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Flood-struck high school reopens

Flood-struck high school reopens


Students in Russey Keo return to class after three months amid conerns that they are not prepared to take their end-of-semester exams after being denied extra hours to catch up

Photo by:

Heng Chivoan

Students at Russey Keo's Chea Sim Cham Reoun Rath High School raise the flag their first day back after school reopened.

MORE than 1,400 students have returned to their studies at a Russey Keo district high school that was closed for three months due to severe flooding.

The Chea Sim Cham Reoun Rath High School was just one of more than 20 schools in the area that closed their doors in October after a series of downpours inundated their campuses.

Some of the schools began to reopen last month as floodwaters subsided.

But the relief of being able to return to class has been tempered by the knowledge that the long absence from school has left many students woefully unprepared for upcoming exams, students and educators say.

"Now that we've returned to classes ... we've got to face the  end-of-semester exams," said Loy Leakhana.

But the 17-year-old, who had previously paddled to school twice a week to ask when it would reopen, said she was happy to be free of the boredom of staying at home.

"I was so happy when I saw the floodwaters coming down and saw a sign telling us a date to come back," she said.

Fellow student Sok Visith said he had forgotten nearly all of his lessons during his unexpected holiday.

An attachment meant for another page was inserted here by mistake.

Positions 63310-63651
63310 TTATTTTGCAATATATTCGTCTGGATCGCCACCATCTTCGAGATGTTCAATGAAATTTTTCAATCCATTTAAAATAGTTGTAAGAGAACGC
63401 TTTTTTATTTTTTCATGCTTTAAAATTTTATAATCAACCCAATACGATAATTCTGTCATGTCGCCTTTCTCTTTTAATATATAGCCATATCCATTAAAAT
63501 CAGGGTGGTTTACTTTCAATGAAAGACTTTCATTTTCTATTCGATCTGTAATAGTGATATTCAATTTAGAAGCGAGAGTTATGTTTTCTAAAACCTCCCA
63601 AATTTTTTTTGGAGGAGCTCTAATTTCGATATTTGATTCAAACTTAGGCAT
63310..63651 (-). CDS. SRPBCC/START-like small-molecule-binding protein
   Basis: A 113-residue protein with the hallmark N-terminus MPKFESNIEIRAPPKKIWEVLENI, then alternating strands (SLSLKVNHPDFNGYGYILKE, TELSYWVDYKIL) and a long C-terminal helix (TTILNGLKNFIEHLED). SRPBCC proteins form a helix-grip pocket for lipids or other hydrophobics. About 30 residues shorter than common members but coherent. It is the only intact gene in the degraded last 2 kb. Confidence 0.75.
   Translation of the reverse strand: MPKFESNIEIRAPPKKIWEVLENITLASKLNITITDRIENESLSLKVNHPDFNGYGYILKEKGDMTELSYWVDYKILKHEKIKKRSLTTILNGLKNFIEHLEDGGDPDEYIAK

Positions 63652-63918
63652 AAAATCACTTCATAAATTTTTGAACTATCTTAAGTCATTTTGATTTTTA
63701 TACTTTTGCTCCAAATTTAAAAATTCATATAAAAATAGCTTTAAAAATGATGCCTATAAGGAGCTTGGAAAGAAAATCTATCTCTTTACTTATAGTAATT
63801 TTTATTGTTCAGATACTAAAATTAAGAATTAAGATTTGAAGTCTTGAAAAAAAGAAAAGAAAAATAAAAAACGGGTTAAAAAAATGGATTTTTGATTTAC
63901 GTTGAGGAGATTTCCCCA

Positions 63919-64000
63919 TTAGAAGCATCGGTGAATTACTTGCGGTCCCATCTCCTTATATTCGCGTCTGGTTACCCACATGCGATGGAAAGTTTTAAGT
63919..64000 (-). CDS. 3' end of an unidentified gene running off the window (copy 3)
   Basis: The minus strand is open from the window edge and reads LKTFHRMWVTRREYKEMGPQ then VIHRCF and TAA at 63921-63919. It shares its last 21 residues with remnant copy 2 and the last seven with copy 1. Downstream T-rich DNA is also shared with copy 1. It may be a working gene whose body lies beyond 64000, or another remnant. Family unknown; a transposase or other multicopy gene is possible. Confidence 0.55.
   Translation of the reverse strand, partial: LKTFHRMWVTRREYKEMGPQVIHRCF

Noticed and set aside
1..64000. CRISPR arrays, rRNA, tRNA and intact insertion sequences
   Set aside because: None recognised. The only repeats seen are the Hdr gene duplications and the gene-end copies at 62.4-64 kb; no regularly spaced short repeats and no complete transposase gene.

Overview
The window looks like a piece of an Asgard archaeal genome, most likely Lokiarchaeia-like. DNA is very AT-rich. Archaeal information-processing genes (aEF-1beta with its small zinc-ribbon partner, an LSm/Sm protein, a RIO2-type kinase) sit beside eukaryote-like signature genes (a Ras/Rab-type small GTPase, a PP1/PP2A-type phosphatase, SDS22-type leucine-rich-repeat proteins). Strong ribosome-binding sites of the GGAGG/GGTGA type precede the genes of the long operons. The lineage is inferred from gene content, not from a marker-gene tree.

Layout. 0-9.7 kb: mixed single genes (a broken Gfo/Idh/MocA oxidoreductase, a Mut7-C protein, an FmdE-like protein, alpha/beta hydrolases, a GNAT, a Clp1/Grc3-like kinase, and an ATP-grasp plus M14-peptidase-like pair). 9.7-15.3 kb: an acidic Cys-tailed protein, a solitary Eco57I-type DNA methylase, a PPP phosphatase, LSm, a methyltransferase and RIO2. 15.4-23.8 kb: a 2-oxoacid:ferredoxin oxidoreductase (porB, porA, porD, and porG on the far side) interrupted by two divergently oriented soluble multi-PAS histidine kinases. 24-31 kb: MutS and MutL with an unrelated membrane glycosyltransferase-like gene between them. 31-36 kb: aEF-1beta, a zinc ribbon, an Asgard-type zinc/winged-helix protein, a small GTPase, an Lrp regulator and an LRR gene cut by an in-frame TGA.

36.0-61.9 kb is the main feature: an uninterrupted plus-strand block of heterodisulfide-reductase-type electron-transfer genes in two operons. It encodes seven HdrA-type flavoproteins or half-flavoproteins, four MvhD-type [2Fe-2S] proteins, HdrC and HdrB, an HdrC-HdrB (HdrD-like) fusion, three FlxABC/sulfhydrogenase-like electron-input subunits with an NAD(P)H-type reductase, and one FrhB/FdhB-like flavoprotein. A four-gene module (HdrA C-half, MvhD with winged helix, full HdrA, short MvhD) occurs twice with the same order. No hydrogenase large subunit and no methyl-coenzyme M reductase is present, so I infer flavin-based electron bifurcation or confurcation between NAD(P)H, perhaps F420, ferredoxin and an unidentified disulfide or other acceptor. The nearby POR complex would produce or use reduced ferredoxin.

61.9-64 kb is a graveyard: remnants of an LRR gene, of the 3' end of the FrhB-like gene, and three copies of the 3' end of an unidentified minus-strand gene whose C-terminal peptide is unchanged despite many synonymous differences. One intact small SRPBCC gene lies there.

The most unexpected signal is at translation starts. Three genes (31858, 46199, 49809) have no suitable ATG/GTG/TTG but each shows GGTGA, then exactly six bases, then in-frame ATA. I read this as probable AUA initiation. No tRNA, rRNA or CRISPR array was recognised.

"I want to be have a future as an architect, so I am very happy to be able to get back to my studies," he said.  

Some 300 students were able to study at nearby schools, but one, 19-year-old Seth Vuthy, said classroom performance generally deteriorated in the new environment.

"My studies seemed to get worse and worse because most of the teachers came late," he said. "But now it's getting better and I'm happy to be studying in my old school."

More classes denied

Many students have asked for extended daily lessons to make up for lost time as first semester exams approach.

But the school's director, Dy Tep Kosal, said  that he lacked the resources for additional class time and was still struggling to repair the school's facilities damaged by the flooding.

"We are pleased the students want more classes, but we can't do it because our school has a shortage of classrooms and we can't pay the teachers for overtime," he said.

Residents blamed the flooding on local development projects, including the filling in of Boeung Kak lake. Amid pressure, city officials last month temporarily suspended the private development, but allowed work to resume shortly thereafter. 


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